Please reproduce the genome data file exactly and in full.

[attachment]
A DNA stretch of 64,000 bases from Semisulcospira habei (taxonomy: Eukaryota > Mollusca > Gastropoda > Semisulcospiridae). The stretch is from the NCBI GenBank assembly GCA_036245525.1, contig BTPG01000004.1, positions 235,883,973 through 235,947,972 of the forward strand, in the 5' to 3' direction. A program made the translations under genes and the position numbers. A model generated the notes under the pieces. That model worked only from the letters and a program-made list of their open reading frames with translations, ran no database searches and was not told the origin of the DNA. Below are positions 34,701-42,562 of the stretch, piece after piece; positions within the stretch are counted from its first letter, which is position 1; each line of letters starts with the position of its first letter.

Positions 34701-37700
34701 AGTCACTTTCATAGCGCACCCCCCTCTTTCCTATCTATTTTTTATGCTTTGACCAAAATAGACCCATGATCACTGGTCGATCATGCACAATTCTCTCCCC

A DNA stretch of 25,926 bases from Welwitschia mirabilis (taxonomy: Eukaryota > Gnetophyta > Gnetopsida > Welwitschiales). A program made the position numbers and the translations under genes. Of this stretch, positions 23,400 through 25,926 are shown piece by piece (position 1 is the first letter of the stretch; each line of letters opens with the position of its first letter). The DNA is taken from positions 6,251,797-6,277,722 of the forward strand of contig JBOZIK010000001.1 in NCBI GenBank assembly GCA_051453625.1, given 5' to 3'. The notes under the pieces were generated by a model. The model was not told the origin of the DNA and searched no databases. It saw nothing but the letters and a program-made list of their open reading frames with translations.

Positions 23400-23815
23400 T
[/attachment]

A DNA stretch of 64,000 bases from Semisulcospira habei (taxonomy: Eukaryota > Mollusca > Gastropoda > Semisulcospiridae). The stretch is from the NCBI GenBank assembly GCA_036245525.1, contig BTPG01000004.1, positions 235,883,973 through 235,947,972 of the forward strand, in the 5' to 3' direction. A program made the translations under genes and the position numbers. A model generated the notes under the pieces. That model worked only from the letters and a program-made list of their open reading frames with translations, ran no database searches and was not told the origin of the DNA. Below are positions 34,701-42,562 of the stretch, piece after piece; positions within the stretch are counted from its first letter, which is position 1; each line of letters starts with the position of its first letter.

Positions 34701-37700
34701 AGTCACTTTCATAGCGCACCCCCCTCTTTCCTATCTATTTTTTATGCTTTGACCAAAATAGACCCATGATCACTGGTCGATCATGCACAATTCTCTCCCC

A DNA stretch of 25,926 bases from Welwitschia mirabilis (taxonomy: Eukaryota > Gnetophyta > Gnetopsida > Welwitschiales). A program made the position numbers and the translations under genes. Of this stretch, positions 23,400 through 25,926 are shown piece by piece (position 1 is the first letter of the stretch; each line of letters opens with the position of its first letter). The DNA is taken from positions 6,251,797-6,277,722 of the forward strand of contig JBOZIK010000001.1 in NCBI GenBank assembly GCA_051453625.1, given 5' to 3'. The notes under the pieces were generated by a model. The model was not told the origin of the DNA and searched no databases. It saw nothing but the letters and a program-made list of their open reading frames with translations.

Positions 23400-23815
23400 T